How George W. Bush rescued me from satellite TV |

How George W. Bush rescued me from satellite TV

Gaylord Guenin

About eight or nine years ago, a neighbor of mine, Doug Carpenter, who lives a few hundred yards down the road from my place, installed a satellite television system. It was one of those systems with the small dish that attaches to your house. He invited me down to watch a Bronco game, and I was impressed. Very impressed, in fact! I hadn’t had TV for almost 10 years because I couldn’t obtain a decent signal, so after spending Sundays during the football season at Doug’s place watching the Broncos, I finally convinced myself that I couldn’t live without satellite TV. So I had a unit installed, purchased a modest-sized television set and immediately became a couch potato. It was rather ugly. I abandoned the books I had been reading and slowly developed muscle cramps in my hands because of my continuous use of the remote control. I was acting like a kid with a new toy. I would skip from PBS to the Discovery Channel and then hurry off to see what was on CNN or one of my endless ESPN or FOX sports channels.I paid extra in order to receive programs from Denver and then splurged for the baseball package, which gives me 30-plus major league games during the season. At one point I also paid for the NFL package, which means you can watch every NFL game played on any given Sunday. Obviously you can’t watch every game, so you skip around and watch only bits and pieces of various games, which didn’t make much sense. I finally dropped the football thing. But I still had the Food Network, Home & Garden Television and the always-popular Weather Channel.My television was becoming more than a simple addiction; it had transformed into some weird, mutant mania. It didn’t matter “what was on”; it was some strange obsession just to have the damned set turned “on.” I didn’t really seem to care what the program was, just as long as that miserable box was transmitting images and making noise.I came to realize recently how much trouble I was in when I began to enjoy seeing this message pop up on a blank screen: “This program is not available in your area.” A refreshing moment of tranquility, a rare retreat from stupid reality shows and those frantic car chases that FOX and CNN insist on featuring. No matter how exciting they may be, a high-speed chase in Los Angeles probably will not impact my little life in Colorado.But George W., our compassionate-warrior president, may be my savior. He and his gang of truth-fabricators in Washington, D.C., are slowly destroying my obsession with satellite TV. George W. and his buddies have bungled in so many arenas that they seem to dominate news and talk shows as they attempt to explain away their collective ineptitude. As they have gained so much airtime, I have watched much less TV.The problem is quite simple: I no longer trust anything that anyone from the current administration says. I still do not understand why we went into Iraq in the first place. The original argument was that Saddam had a giant horde of weapons of mass destruction, weapons he somehow might turn on us. How he would do that was never quite explained, but the neocons in D.C. insisted this was a possibility. Then there was the supposed connection between Saddam and Bin Laden and his terrorists, and with 9/11 fresh in our memories, that did seem plausible. That huge store of weapons was never found, nor was any link between Saddam and Bin Laden. So our mission suddenly became one where we were there to establish a “democracy” in Iraq. That is an honorable bit of motivation, tainted somewhat by the fact that it seemed to come as an afterthought. We had one of the president’s cronies (remember Wolfowitz?) assuring us that Iraq’s reconstruction would be paid for by our using Iraqi oil. Because Iraq’s oil production is far less than it was before our invasion, we are pouring billions into the nation while George W. insists on monster tax cuts for the rich at home. This nation had a $236 billion budget surplus when Clinton left office in 2000. We now have a $371 billion deficit. Republicans want us to believe the deficit is the result of spending increases, but The New York Times claims that 62 percent of the deficit is due to lower tax revenues. So who is fudging on the truth? And who can forget George W.’s “mission accomplished” moment aboard that U.S. aircraft carrier in May 2003. As the “mission” seemed to have changed after no weapons of mass destruction were found, how could anyone know if it had been accomplished or not? From the botched handling of the Katrina aftermath to George’s callous attitude toward our environment and our public lands, I sense that everything is for sale in this administration, including human lives.With midterm elections sneaking up on us, I know we will be inundated with vicious political ads. I also know that George W. isn’t going to go away. I believe I may limit my television viewing to baseball games and that serene TV channel that informs you, “This program is not available in your area.” Hell, I may even go back to reading books again. This is the 327th article in a two-part series devoted to the community of Woody Creek, a place where television and politics do not mix all that well.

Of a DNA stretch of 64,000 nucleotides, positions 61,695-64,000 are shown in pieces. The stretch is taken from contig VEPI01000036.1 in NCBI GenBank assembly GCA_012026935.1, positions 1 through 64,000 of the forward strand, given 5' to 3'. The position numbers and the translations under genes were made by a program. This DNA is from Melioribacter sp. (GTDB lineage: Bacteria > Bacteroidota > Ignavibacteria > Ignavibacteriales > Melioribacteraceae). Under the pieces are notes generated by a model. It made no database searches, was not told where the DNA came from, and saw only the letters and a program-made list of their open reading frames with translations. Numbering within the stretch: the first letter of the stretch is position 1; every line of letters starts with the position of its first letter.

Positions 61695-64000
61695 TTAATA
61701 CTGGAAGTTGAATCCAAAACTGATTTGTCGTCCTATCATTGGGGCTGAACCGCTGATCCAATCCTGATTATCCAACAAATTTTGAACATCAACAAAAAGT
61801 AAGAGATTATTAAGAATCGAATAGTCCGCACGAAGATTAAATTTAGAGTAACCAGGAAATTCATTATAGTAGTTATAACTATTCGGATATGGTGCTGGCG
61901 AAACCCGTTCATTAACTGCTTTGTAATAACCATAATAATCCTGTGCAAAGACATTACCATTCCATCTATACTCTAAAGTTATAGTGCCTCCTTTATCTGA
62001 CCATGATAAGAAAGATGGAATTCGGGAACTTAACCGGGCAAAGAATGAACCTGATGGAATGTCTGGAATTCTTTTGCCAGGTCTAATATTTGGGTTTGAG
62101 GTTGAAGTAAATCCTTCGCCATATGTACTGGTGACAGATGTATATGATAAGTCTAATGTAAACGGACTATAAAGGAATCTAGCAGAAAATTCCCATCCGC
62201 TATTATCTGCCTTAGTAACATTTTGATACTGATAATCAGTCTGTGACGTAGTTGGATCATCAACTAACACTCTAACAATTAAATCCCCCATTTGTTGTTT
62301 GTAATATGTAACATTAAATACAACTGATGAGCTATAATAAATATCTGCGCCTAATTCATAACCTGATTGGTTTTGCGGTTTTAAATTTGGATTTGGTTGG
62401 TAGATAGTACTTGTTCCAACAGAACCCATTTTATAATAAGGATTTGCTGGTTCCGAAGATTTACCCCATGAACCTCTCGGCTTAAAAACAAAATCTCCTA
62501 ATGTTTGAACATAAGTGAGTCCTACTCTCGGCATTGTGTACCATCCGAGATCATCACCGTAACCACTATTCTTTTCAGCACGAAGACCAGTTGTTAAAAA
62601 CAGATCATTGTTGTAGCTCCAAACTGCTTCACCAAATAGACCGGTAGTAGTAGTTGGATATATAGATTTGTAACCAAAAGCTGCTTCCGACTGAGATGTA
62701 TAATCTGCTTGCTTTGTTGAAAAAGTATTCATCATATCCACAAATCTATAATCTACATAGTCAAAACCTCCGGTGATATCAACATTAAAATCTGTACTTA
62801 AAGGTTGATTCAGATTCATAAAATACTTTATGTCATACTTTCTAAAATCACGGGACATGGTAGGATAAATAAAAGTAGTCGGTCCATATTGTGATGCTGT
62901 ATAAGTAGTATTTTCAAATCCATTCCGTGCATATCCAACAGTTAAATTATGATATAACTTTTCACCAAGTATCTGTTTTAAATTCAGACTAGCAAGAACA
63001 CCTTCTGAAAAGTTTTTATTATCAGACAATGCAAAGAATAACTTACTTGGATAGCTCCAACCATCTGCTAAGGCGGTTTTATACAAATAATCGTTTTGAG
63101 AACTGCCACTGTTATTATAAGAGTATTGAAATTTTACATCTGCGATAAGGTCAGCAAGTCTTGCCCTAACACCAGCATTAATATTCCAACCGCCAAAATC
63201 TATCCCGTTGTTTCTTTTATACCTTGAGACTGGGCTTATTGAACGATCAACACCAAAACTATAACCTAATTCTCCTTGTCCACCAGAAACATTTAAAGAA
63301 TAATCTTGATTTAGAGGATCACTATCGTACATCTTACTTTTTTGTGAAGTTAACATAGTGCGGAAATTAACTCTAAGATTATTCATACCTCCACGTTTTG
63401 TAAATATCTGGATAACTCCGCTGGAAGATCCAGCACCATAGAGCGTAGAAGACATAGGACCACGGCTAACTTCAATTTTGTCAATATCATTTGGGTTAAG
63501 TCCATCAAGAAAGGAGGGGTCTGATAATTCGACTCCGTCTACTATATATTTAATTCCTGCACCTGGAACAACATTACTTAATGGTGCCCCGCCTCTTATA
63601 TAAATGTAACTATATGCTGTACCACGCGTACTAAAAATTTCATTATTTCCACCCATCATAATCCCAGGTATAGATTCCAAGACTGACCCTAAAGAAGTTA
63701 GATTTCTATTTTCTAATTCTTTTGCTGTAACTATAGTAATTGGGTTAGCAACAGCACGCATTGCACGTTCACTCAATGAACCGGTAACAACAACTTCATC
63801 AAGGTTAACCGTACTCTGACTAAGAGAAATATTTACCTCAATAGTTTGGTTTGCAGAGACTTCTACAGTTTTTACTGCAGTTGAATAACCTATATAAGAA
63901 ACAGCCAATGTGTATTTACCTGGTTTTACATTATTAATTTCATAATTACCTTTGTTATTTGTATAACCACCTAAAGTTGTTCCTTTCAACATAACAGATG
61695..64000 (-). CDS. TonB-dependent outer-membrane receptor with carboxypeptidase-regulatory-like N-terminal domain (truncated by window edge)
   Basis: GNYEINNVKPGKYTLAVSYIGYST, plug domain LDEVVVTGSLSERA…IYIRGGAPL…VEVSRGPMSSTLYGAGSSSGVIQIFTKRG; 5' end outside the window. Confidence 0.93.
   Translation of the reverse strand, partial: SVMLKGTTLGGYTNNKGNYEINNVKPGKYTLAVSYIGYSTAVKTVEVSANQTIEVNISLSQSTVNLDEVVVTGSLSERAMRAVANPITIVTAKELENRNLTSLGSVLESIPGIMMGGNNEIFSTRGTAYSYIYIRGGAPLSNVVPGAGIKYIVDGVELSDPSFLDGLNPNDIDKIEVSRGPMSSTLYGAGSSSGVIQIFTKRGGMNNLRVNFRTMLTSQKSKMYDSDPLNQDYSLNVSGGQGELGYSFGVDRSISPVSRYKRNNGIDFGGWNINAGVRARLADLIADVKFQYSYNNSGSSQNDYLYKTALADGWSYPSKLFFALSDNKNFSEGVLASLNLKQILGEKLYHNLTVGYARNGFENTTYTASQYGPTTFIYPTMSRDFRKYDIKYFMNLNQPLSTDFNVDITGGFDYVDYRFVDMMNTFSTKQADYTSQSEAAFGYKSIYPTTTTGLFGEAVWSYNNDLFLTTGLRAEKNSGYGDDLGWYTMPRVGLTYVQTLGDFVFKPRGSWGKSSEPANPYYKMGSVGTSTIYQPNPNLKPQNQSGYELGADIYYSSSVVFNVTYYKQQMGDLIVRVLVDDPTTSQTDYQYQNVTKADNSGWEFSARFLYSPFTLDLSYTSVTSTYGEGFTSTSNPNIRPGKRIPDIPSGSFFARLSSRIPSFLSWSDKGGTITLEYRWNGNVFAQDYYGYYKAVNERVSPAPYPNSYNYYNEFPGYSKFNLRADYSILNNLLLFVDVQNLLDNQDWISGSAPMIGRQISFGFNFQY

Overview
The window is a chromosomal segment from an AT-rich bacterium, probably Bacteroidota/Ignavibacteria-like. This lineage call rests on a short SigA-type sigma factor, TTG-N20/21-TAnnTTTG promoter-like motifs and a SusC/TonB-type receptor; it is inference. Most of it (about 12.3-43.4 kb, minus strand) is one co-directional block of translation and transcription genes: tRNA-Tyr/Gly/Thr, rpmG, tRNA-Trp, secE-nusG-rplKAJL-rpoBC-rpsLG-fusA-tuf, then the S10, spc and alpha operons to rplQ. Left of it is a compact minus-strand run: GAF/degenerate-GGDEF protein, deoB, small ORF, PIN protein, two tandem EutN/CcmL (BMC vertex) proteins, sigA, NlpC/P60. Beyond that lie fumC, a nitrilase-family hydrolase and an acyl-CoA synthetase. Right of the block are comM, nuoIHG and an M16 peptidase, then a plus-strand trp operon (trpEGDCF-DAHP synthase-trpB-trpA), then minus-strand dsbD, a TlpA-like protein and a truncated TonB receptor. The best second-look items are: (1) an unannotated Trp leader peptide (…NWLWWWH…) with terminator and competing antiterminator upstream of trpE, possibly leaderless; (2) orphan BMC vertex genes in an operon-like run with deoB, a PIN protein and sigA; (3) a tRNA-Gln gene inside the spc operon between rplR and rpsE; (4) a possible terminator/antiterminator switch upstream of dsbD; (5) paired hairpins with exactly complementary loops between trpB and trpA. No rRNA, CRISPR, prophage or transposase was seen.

Support Local Journalism

Support Local Journalism

Readers around Aspen and Snowmass Village make the Aspen Times’ work possible. Your financial contribution supports our efforts to deliver quality, locally relevant journalism.

Now more than ever, your support is critical to help us keep our community informed about the evolving coronavirus pandemic and the impact it is having locally. Every contribution, however large or small, will make a difference.

Each donation will be used exclusively for the development and creation of increased news coverage.

For tax deductible donations, click here.

Start a dialogue, stay on topic and be civil.
If you don't follow the rules, your comment may be deleted.

User Legend: iconModerator iconTrusted User